Improve your bottom line by dumping these technological artifacts
Straight to the Recycling Heap
Today's business environment is more advanced than ever -- which means that it's easy to ditch the tech trappings of the past. Here are some technologies you can safely jettison now.
In the old days, it wasn't uncommon for a small business to drop several thousand dollars on an entry-level file server just to manage file storage and maybe a printer or two. Many small businesses keep adding servers to the office out of habit, but why? For simple file-sharing needs, a high-capacity network-attached storage (NAS) device can do the job for a fraction of the cost, and even basic printers can often be networked, no server required.
Compared to typical laptops, Ultrabooks store less data, run slower, have fewer ports and will become obsolete faster. And they cost more. These svelte numbers are sexy companions for the hipster crowd, but your business' budget will probably be better served spent on a workhorse laptop that will fit your needs for years rather than months.
Fancy phone systems to manage a few dozen lines? Sure, if you're running a customer service operation, but most small businesses can now get by without the headache of on-site phone hardware. Services like RingCentral give you a virtual phone system that works with any telephone infrastructure. In fact, while we're at it, you can also dump ...
In most of the country, wireless infrastructure and coverage has become good enough for even high-call-volume business users to ditch their wired telephone service. Don't want to pay for a new iPhone for every incoming employee? Have workers use their own handsets and agree to subsidize the cost of the plan.
With virtually every computing task now available via the cloud, the old "incompatible software" argument against migrating off of Windows no longer holds. Whether you want to use Macs or Linux-based equipment -- or a combination of all of the above -- for many businesses, switching operating systems is now as simple as installing Firefox or Chrome on the computer of your choice and carrying on as before.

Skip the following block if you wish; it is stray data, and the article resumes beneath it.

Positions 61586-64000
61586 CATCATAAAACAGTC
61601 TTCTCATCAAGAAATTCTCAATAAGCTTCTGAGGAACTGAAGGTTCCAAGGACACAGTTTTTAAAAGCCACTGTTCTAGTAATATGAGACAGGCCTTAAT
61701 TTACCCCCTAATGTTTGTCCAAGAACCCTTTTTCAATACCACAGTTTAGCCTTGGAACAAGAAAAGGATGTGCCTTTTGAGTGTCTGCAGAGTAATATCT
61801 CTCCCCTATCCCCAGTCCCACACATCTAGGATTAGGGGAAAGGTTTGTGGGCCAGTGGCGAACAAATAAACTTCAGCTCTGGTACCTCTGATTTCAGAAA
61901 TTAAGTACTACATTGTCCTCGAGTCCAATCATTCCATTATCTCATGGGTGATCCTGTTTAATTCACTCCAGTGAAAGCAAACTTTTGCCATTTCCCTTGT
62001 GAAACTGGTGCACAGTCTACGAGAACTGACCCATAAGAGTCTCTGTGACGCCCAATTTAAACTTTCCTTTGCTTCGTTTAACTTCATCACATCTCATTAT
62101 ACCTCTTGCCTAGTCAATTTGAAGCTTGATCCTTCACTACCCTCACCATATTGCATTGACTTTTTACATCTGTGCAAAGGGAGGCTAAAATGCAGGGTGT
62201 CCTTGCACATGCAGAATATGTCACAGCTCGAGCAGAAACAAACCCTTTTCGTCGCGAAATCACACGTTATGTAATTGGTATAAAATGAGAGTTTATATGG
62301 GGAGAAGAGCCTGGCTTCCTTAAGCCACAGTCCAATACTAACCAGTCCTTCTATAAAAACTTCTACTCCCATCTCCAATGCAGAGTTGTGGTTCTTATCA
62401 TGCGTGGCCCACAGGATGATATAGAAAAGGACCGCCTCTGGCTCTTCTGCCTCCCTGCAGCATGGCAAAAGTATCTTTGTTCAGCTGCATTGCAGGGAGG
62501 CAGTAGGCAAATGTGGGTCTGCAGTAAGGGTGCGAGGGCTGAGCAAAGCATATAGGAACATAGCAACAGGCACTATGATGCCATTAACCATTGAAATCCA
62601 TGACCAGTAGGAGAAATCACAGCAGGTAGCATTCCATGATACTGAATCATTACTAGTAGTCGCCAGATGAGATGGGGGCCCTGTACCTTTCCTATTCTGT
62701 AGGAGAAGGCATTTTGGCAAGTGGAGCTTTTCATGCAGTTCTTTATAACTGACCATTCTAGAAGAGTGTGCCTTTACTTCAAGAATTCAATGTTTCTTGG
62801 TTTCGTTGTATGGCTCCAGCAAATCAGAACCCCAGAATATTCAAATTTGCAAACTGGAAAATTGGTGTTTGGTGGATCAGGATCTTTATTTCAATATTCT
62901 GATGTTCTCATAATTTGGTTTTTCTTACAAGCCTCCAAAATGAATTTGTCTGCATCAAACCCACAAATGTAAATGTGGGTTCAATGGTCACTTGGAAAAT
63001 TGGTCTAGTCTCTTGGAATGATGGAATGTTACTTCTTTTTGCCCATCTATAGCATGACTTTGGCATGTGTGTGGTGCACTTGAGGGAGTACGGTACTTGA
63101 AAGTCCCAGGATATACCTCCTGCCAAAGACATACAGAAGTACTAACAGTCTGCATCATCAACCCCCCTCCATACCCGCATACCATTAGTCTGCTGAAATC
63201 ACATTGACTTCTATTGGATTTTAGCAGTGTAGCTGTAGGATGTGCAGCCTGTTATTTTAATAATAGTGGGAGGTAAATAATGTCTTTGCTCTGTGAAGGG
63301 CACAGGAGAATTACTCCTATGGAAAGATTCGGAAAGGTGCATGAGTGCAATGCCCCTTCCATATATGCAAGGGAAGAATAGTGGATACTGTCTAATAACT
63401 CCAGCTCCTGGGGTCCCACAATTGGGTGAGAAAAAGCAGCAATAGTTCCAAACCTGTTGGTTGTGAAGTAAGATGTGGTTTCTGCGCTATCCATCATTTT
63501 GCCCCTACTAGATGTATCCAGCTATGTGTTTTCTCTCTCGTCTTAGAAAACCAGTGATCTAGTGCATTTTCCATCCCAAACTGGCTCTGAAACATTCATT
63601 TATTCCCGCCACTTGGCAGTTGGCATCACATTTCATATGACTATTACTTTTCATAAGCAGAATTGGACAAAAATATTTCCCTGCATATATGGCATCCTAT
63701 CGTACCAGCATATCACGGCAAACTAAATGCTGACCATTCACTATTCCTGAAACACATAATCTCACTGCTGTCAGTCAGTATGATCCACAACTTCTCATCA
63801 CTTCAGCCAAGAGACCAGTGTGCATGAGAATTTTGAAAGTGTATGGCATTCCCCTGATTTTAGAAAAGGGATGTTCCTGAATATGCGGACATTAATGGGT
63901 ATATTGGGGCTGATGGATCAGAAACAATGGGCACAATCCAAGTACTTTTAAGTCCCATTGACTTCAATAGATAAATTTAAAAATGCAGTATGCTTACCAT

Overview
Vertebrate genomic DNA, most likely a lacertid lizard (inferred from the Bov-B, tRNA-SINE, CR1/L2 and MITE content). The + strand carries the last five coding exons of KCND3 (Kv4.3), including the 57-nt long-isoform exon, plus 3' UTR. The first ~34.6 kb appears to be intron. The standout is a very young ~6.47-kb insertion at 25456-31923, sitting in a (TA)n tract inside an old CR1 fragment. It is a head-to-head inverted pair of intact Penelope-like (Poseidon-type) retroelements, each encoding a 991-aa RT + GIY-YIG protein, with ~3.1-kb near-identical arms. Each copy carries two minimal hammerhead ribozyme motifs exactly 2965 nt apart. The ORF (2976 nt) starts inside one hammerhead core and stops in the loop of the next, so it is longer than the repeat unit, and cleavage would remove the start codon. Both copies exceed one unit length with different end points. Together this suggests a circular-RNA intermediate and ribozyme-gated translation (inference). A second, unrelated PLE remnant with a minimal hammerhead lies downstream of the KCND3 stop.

On-Site Backup Hardware
When I worked in IT, dealing with the nightly backup system was a headache that no one enjoyed. It never seemed to work right, and restoring files (when you had to) was a huge pain. Now you can not only get rid of the tape drive, you can quit doing local backups altogether: Online backup services can keep your business data safe with a much more reasonable investment, and far fewer headaches.
Pitney Bowes makes some really lovely equipment that can weigh and stamp your mailed goods -- but the fees for renting these devices can be hefty. Unless you have a high-volume mailing operation, a simpler and more affordable solution like Stamps.com makes more sense. You even qualify for a commercial rate when you use this print-it-yourself service.
Today's laptops are tougher than ever thanks to design refinements like fall detectors and upgrades in materials that replace plastic with magnesium. Chances are, if you drop a computer or phone today, it won't shatter into a million pieces on impact. The paranoid and butterfingered may find extended warranties good insurance. Most users can safely jettison them.
Credit Card Processing Equipment
Stand-alone credit card swiping machines or -- even worse -- old-school "knuckle-dusters" are almost completely irrelevant today: Numerous mobile payment startups are now on the credit scene, letting you use your tablet or smartphone to run credit card payments without additional hardware that you have to rent. Processing fees are also more affordable than ever -- so another thing you probably can do without is dealing with checks and cash.
Topping every office manager's list of complaints: the fax machine. It's always out of paper or ink, and 90% of what comes over the wire is literally trash. Solution: Toss it. In an era of easy access to scanners via all-in-one printers and e-fax services, stand-alone fax machines just don't have much use any more. You’ll also save money by ditching the dedicated fax line.
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